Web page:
Alberta First Nation monitors hundreds for COVID-19 as it announces curfew
Crowfoot said that as of Wednesday, 258 Siksika Nation members were under “active investigation and daily followup” by the community’s health services team — a number he said had quadrupled in only three days. “We realize you have freedom of choice but we don’t have freedom of consequence. If we choose not to follow these guidelines, the consequence may be that we contract the virus and spread the virus further through our community,” Crowfoot warned in a video message posted Thursday.
Green-Energy Companies Have a Human-Rights Problem
An inability to curtail human-rights abuses could dash those hopes. And that should serve as a warning for the entire industry, especially as calls for a “green” recovery from the Covid-19 recession intensify.
In Mexico City, the coronavirus is bringing back Aztec-era ‘floating gardens’
Xochimilco became one of the city’s main sources of food, but rapid urbanization in the 1900s meant less land available for farming. In 1985, when an earthquake struck Mexico City, many chinampas were abandoned as people who had lost their homes built shanty towns. Today, only an estimated 20 percent of the approximately 5,000 acres of chinampas are in use, and only 3 percent are used for farming.
But since the COVID-19 pandemic hit Mexico, interrupting the industrial food supply in important ways, small farmers have increased production and rehabilitated abandoned chinampas to fill the demand for fresh, local food.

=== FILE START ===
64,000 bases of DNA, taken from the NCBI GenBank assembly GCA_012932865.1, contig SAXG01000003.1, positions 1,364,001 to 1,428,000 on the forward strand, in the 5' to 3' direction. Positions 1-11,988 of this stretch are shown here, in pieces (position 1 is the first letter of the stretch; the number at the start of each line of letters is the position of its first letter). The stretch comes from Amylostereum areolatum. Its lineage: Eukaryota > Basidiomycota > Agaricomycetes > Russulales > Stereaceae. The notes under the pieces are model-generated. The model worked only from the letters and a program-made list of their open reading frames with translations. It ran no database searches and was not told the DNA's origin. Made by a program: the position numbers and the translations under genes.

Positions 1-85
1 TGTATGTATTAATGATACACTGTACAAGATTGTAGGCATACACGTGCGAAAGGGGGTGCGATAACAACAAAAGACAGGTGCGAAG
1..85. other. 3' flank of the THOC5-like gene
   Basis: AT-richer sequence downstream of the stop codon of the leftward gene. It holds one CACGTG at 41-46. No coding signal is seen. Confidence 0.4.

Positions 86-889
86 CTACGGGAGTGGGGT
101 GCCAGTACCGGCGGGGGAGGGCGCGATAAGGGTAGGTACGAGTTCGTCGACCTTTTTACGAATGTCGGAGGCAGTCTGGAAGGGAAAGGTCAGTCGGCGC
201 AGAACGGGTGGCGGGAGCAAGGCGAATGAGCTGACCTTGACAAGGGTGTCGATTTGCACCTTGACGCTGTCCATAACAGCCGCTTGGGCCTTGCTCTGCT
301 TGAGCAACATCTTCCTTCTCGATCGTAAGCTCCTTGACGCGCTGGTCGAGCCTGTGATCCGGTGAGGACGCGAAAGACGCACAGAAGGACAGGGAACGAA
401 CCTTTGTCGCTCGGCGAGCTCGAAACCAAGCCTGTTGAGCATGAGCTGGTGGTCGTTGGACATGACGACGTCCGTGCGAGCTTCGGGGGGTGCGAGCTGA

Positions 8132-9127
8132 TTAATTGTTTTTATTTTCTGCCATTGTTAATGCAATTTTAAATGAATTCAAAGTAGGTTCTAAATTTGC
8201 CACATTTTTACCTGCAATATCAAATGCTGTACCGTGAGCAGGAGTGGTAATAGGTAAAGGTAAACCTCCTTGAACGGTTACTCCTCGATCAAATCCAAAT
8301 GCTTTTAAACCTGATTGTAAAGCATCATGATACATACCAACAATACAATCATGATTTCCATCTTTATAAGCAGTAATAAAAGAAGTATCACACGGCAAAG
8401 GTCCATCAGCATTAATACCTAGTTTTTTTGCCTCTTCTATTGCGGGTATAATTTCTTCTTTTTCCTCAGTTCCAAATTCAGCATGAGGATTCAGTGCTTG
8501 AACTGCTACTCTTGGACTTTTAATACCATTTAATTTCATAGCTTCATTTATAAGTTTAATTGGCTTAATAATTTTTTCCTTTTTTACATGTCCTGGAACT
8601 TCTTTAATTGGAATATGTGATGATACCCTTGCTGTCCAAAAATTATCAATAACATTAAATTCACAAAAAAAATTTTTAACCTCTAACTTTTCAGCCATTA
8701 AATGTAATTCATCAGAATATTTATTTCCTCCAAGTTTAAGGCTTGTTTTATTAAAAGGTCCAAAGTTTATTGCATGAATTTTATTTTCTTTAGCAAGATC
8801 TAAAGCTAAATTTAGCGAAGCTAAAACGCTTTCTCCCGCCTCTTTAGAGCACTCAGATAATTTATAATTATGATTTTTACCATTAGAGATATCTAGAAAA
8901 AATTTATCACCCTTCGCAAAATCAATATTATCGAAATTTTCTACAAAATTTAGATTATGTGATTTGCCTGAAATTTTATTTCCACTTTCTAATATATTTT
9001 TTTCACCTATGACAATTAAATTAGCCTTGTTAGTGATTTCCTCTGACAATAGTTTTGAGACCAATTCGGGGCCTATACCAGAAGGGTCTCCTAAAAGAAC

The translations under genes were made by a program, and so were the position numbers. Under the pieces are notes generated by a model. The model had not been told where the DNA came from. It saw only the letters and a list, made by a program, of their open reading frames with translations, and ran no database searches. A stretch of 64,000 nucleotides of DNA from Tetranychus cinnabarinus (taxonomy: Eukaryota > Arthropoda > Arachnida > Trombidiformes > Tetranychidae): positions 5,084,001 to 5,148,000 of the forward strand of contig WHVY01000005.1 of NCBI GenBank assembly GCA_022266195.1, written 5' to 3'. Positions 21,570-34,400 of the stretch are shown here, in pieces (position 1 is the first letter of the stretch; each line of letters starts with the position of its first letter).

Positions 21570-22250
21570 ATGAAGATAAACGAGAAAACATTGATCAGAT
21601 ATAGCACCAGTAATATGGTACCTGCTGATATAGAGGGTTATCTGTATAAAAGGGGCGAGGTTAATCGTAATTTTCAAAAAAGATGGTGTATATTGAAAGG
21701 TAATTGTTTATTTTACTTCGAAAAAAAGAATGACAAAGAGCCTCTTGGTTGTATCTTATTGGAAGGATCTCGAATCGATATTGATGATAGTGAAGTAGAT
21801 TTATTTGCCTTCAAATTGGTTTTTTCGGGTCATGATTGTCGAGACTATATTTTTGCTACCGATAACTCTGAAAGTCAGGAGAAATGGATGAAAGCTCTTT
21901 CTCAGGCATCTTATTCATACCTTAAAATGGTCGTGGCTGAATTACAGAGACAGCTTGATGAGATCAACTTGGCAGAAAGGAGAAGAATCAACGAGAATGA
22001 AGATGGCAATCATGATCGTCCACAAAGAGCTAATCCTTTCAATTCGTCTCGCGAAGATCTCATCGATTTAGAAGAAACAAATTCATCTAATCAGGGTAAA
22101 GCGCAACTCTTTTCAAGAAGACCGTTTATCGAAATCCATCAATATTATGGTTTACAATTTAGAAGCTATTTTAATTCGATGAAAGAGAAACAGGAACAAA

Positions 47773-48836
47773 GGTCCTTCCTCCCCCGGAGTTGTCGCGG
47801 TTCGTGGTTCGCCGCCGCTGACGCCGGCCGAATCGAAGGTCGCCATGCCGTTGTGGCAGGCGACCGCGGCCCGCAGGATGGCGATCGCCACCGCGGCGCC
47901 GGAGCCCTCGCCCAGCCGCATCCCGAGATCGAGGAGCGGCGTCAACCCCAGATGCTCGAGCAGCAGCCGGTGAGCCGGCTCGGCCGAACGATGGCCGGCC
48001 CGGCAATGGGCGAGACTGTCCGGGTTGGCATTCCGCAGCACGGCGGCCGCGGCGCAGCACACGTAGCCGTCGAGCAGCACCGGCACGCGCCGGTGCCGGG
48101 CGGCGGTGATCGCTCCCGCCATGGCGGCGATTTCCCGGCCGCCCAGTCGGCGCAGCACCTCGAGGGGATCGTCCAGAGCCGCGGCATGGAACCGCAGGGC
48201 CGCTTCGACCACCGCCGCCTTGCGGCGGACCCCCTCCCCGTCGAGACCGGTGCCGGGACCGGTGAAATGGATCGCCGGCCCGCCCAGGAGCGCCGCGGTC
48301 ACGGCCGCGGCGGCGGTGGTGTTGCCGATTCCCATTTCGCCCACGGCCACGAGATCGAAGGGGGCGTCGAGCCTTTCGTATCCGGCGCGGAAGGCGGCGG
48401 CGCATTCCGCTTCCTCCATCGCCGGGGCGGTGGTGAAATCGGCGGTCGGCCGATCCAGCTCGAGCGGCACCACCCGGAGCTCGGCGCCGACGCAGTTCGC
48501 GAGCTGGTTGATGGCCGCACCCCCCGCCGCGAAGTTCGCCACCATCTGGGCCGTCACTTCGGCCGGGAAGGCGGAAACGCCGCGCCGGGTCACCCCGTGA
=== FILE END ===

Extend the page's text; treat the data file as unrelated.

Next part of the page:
Deek and his runners take this year’s Indigenous marathon project online
Not that it’s easy in the age of COVID-19: at this time of the year, Deek would usually be on the Gold Coast, training his 16-strong squad to compete in the New York marathon on the first Sunday in November.
“It’s been an opportunity for us to take our program virtual”, de Castella told Region Media. “We’ve got the squad doing their Certificate IV in business online, meeting up on Zoom and developing relationships and running in their own communities.”
TAYLOR: Canadian Rangers on front line in war against COVID-19
Today 5,000 men and women serve in five patrol groups across 200 communities, and Canada’s Armed Forces can’t do without them.
Rangers speak 26 languages and dialects, acting as the military’s eyes and ears in some of the most remote parts of our country.
Their responsibilities are many but it is their rescue and survival talents that are essential to the well-being of Canadians living in some of our cruelest environments.